While it’s common for tax advisers and agents to undertake work that results in a repayment, there has seen a significant growth in businesses that specialise in helping taxpayers and businesses make claims to HMRC that result in a tax repayment as their main service, without providing wider tax or accountancy services.

    In fact, this seems to be almost a mini industry following on from Payment Protection Insurance (PPI) claim firms.

    These businesses, which can be described as repayment agents, are often virtual, advertising on social media, and tend to operate a no-win no-fee commission-based structure with large volumes of relatively low-value claims.

    The most common types of tax refunds referred to in recent advertising include:

    • Married allowance claims
    • Working from home allowance
    • Unform allowance
    • Mis sold PPI claims

    While one can appreciate the perceived attraction of this ‘one -top’ service the perceived convenience comes at a price.

    For this reason, in June the HMRC published a document ‘Raising standards in tax advice: protecting customers claiming tax repayments’.

    Repayment agents can submit claims to HMRC without being formally authorised by their client in HMRC’s systems. This is known as a ‘filing only’ agent. In these cases, taxpayers can have no visibility that the claim has been made until, and if, they are informed they are due a repayment.

    If an inflated or ineligible claim results in a refunded but then it is subsequently subject to an enquiry by HMRC, the liability for paying back the overpayment remains with the taxpayer who ends up in a worse-off position financially, as a result of having paid fees to the agent.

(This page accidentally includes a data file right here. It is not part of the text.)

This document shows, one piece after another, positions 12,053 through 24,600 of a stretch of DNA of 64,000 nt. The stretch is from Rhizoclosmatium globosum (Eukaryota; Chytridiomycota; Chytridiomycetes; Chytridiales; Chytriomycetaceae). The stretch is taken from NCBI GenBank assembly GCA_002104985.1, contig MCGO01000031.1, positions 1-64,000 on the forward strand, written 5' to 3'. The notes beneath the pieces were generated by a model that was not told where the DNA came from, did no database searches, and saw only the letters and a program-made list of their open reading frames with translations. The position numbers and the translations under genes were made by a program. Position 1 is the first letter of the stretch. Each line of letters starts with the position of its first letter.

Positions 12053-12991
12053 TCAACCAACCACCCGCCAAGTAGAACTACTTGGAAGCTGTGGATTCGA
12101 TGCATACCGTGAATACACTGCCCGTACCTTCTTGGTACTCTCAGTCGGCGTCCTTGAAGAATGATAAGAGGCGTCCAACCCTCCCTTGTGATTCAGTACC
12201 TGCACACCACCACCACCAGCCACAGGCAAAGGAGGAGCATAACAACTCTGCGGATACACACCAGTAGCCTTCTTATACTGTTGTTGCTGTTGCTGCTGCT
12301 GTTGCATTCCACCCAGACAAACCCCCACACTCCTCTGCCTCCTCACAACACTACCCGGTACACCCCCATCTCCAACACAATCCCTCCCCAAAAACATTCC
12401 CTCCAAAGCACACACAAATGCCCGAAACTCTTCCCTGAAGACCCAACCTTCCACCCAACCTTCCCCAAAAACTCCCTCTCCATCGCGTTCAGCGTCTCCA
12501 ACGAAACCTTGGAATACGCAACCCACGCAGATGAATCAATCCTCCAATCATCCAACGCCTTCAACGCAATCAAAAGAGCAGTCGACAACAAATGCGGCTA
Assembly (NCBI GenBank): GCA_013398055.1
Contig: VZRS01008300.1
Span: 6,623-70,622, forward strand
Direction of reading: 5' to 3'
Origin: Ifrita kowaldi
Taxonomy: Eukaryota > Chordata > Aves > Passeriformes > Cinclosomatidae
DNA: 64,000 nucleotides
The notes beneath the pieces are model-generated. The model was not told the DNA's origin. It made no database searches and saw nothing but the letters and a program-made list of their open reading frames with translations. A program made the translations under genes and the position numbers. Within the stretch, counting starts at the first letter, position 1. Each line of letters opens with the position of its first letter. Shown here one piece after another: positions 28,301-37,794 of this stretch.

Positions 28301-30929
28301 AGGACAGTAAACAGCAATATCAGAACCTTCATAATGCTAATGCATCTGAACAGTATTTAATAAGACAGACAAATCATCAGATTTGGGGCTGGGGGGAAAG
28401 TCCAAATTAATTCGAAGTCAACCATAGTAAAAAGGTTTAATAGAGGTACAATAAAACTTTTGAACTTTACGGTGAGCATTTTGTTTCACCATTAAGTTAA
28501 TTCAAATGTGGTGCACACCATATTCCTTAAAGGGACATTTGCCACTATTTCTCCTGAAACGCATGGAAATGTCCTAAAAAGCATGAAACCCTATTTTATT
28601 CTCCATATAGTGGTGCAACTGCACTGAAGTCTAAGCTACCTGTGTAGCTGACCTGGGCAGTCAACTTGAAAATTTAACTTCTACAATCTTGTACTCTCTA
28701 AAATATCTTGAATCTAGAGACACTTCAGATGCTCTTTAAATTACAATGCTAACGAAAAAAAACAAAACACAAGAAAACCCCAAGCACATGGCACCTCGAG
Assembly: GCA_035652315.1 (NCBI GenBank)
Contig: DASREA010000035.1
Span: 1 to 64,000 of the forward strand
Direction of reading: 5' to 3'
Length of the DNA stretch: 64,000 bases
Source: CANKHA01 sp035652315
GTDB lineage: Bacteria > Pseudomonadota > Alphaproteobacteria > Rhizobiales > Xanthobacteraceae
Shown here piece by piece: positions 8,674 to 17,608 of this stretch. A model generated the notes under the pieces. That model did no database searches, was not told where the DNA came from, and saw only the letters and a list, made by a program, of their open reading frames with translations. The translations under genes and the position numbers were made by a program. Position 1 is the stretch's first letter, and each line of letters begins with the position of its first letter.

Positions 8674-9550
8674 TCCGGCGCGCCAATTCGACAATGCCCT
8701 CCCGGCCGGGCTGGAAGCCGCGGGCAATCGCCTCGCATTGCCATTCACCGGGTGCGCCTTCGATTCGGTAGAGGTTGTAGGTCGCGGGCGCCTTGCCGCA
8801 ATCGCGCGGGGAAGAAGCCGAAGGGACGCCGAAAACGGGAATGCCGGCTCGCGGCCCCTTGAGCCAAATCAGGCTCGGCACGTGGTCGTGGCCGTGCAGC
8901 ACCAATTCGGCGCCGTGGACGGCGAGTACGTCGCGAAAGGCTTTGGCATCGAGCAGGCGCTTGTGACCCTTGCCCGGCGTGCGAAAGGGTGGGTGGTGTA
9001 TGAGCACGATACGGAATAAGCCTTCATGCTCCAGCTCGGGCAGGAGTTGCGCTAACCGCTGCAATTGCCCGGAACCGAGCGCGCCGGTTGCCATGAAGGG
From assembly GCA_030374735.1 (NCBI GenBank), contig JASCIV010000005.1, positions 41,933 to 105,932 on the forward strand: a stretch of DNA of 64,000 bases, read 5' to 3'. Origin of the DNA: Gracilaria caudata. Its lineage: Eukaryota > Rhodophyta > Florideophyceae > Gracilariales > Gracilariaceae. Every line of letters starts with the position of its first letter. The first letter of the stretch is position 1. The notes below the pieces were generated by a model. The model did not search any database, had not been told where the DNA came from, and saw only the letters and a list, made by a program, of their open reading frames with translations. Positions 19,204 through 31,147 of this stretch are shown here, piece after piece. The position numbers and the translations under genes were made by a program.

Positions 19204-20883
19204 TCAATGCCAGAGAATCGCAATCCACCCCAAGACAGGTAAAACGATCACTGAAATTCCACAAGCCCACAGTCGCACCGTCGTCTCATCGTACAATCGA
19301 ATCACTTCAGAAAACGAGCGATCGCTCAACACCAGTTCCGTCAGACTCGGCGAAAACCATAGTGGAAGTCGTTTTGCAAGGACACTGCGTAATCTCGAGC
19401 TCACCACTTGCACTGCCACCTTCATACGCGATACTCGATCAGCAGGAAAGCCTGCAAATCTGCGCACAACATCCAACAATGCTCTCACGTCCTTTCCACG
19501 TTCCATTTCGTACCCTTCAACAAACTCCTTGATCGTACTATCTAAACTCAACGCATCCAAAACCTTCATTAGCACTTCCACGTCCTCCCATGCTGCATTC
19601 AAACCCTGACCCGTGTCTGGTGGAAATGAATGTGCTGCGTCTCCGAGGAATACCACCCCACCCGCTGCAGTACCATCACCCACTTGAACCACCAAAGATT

Purely by way of an example an indication of the fees and procedure obtained from a recent advertisement is as follows:

    “We obtain a tax refund payment(s) from HMRC on your behalf and deduct our fee, before sending out a payment to you.

    Our fee is 36% (plus VAT) of the total tax refund we obtain for you from HMRC.

    A minimum fee of £25.00 for any successful claim approved by HMRC. If your tax refund amount does not cover this sum, we will retain the lesser amount and confirm that no additional charges or costs will apply. Your claim will then be closed.”

    In passing it’s not uncommon for fees to exceed the 36% mentioned

    In fact HMRC states that fees charged by repayment agents can vary significantly, even where the service provided is identical. They comment that some repayment agents charge fees as high as 48% of the value of the repayment for reliefs that a taxpayer could claim directly from HMRC in a matter of minutes, free of charge.

    The ability to assign the repayment to the agent is at the very heart of the issue and is crucial to the attraction for the agent.

    The HMRC believes that there are two main reasons why some repayment agents use assignments:

    • It guarantees payment of their fees, as they receive the money directly from HMRC and are able to deduct their fee before sending the balance to the taxpayer. This reduces the risk to the agent that their client does not pay the fee for the service
    • Broadly-worded assignments, typically covering the past four years rather than the specific claim made, may, depending on interpretation, enable the agent to benefit from any other repayment owed to the taxpayer within that four-year period even if they were not involved in the claim